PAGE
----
Registered User
Aug 29, 2006
17,000
SW Scotland
yvonne j said:
Dear Hazel, i dont feel the need for a gp only a friendly group to share experiences with. Nor do I wish to join or start a new thread, if you prefer me not to post here I will cease to do so. This thread has helped me a great deal, I appreciate the caring thoughts from contributors, thank you. .
Dear Yvonne

I seem to have upset you, and I didn't mean to.

I am happy to accept that you don't need to see a GP. It was only a suggestion, as are all the the posts on TP. We are none of us experts, we can only make suggestions based on our own experience and what we have learned here.

As for where you post, again it was only a suggestion. I'm glad the thread has helped you, and I hope you will continue to post wherever you like.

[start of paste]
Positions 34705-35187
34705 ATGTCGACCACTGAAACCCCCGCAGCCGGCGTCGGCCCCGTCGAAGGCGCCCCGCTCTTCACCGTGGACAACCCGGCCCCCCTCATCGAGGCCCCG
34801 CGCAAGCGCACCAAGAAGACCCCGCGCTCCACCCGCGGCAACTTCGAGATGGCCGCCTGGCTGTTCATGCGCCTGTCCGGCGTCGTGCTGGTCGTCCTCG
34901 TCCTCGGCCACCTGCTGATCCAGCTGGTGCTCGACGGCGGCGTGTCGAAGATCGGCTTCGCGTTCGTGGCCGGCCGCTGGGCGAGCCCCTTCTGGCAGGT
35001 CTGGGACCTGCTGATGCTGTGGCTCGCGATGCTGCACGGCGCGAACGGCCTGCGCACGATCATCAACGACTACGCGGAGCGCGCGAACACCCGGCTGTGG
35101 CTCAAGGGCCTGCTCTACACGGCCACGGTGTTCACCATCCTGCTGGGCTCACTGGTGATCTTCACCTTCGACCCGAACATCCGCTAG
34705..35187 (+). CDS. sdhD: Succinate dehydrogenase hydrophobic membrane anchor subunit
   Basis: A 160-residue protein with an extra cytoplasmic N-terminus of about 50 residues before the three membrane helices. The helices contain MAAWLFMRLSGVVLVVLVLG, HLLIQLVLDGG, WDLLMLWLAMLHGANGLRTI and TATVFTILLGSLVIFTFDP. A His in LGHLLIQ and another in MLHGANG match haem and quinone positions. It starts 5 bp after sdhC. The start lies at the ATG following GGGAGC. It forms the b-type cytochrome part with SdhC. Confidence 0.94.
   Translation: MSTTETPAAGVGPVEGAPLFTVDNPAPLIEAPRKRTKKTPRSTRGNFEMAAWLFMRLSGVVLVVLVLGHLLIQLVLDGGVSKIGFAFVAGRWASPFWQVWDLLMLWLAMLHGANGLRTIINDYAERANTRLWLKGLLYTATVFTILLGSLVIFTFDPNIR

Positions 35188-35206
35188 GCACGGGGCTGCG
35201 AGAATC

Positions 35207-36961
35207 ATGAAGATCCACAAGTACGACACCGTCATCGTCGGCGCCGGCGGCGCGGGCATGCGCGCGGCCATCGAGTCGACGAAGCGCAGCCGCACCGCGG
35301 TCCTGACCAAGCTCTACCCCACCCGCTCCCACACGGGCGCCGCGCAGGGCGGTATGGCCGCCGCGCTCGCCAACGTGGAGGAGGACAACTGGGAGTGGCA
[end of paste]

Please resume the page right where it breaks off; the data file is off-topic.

I suggested you start a new thread because that way your post would have been read by more people and would get more answers. However, if that is not what you want, that's OK too.

Please accept my apologies for any offence, and please continue to post, wherever you like.

Love,
 

yvonne j

Registered User
Mar 1, 2007
17
Hampshire uk
Dear Hazel
its fine, thanks for your help, the truth is I am vulnerable and touchy at present, if I over reacted I hope you will understand. I have been reading other threads and have learnt much, I didnt understand why dad had lost his swallow reflex, now I do. I hope and believe I can help support others here.
yvonne
 

Skye

Registered User
Aug 29, 2006
17,000
SW Scotland
Hi Yvonne

Thanks for the message. I'm afraid we're all vulnerable here, and it's so easy to hit a nerve.